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Ashbaugh v. McMinnville Police Department

United States District Court, D. Oregon

November 29, 2017

BRIAN C. ASHBAUGH, Plaintiff,
v.
MCMINNVILLE POLICE DEPARTMENT, YAMHILL COUNTY DISTRICT ATTORNEY'S OFFICE, YAMHILL COUNTY CIRCUIT COURT, and YAMHILL COUNTY JAIL, Defendants.

          OPINION AND ORDER

          Honorable Paul Papak, United States Magistrate Judge.

         Plaintiff Brian Cody Ashbaugh, at that time acting pro se, filed this action in forma pauperis against defendants the McMinnviile Police Department (the "MPD"), the Yamhill County District Attorney's Office (the "YCDAO"), the Yamhill County Circuit Court (the "YCCC"), and the Yamhill County Jail (the "YCJ") on December 16, 2016. Effective April 18, 2017, having determined that Ashbaugh would benefit from court-appointed pro bono counsel, I made the first of several attempts to appoint counsel to represent Ashbaugh in connection with his claims against the defendants. Ultimately, on May 11, 2017, Matthew N. Miller accepted the appointment to represent Ashbaugh.

         On June 13, 2017, Ashbaugh, acting through Miller as his legal representative, moved to sever those of his claims in connection with which Miller was willing and able to represent him from those of his claims in connection with which Miller was either unwilling or unable to represent him, and for leave of court to amend his pleading in this action to restate only those claims in connection with which he intended to proceed on a pro se basis (with the understanding that Ashbaugh, by and through Miller as his legal representative, would file a new action in connection with which he would allege only those claims in connection with which Miller was willing and able to represent him). On June 19, 2017, 1 granted Ashbaugh's motion to sever and motion for leave to amend. On June 30, 2017, by and through Miller as his legal representative, Ashbaugh filed the contemplated new action (the "17-1038 action"), naming only the YCDAO and the YCJ as defendants therein, and alleging those defendants[1] liability under 42 U.S.C. § 1983 for the violation of his Fourth Amendment right to freedom from unreasonable seizure and for the violation of his Fourteenth Amendment right to procedural due process in connection with Ashbaugh's detention in the YCJ without arraignment from May 7 to 27, 2015.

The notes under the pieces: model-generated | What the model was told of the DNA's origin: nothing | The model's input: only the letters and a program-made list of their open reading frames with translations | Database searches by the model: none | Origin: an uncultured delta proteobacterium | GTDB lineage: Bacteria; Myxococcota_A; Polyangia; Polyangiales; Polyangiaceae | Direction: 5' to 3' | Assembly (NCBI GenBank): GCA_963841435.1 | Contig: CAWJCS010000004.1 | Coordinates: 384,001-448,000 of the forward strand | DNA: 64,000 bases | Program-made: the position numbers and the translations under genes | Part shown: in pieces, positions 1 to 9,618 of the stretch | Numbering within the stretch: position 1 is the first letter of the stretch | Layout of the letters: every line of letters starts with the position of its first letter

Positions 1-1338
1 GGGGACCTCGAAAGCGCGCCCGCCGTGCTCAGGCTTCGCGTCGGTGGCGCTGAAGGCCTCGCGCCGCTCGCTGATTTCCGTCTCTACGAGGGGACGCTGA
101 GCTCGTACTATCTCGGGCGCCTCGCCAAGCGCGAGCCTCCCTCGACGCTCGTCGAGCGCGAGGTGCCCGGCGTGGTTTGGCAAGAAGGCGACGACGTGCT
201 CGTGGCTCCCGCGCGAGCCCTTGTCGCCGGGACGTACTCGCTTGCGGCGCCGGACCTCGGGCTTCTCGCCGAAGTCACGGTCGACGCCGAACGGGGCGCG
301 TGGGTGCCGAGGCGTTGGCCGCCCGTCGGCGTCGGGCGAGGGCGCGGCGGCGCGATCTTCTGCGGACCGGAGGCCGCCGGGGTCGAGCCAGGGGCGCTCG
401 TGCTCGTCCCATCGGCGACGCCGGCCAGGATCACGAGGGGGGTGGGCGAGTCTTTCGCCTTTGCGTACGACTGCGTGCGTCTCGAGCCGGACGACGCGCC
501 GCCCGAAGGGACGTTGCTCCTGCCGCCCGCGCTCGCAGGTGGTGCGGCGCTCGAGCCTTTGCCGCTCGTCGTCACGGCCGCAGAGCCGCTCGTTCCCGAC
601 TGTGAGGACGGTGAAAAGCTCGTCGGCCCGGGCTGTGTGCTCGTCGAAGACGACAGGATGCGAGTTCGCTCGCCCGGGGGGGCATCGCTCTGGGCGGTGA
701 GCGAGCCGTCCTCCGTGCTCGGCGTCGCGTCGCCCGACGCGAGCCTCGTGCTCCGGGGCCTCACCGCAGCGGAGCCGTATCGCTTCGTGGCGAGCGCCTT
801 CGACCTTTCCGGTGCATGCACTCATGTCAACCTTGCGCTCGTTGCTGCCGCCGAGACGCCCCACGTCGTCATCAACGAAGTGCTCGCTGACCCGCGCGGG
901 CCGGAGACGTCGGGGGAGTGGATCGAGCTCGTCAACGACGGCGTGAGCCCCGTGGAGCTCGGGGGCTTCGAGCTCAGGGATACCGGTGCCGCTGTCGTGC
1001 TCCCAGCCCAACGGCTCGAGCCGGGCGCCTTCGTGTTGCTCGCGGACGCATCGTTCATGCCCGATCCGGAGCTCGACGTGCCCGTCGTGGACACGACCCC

Effective July 27, 2017, Ashbaugh filed an amended complaint in this action, apparently without the assistance of Miller or any other legal representative (notwithstanding that, at that time, Miller remained Ashbaugh's counsel of record in this action). By and through his amended complaint, Ashbaugh appears to allege (i) the liability of the MPD, possibly under Oregon common law, for false arrest and/or wrongful imprisonment, abuse of process, defamation, and discrimination, and perhaps additionally under Section 1983 for violation of his Fourth Amendment right to freedom from unreasonable seizure and/or his Fourteenth Amendment right to procedural due process, and perhaps additionally for violation of the Freedom of Information Act, and (ii) the liability of the YCDAO, YCCC, and YCJ under Section 1983 for violation of his Fourth Amendment right to freedom from unreasonable seizure, his Fourteenth Amendment right to procedural due process, and his Seventh Amendment right to trial, and under Oregon common law for defamation, "simulation of legal process, " and "forced homelessness." It appears possible that Ashbaugh's claims against the YCDAO, YCCC, and the YCJ, including his Fourth and Fourteenth Amendment claims, may (like the claims that were severed from this action effective June 19, 2017) arise in part out of his detention in the YCJ without arraignment from May 7 to 27, 2015.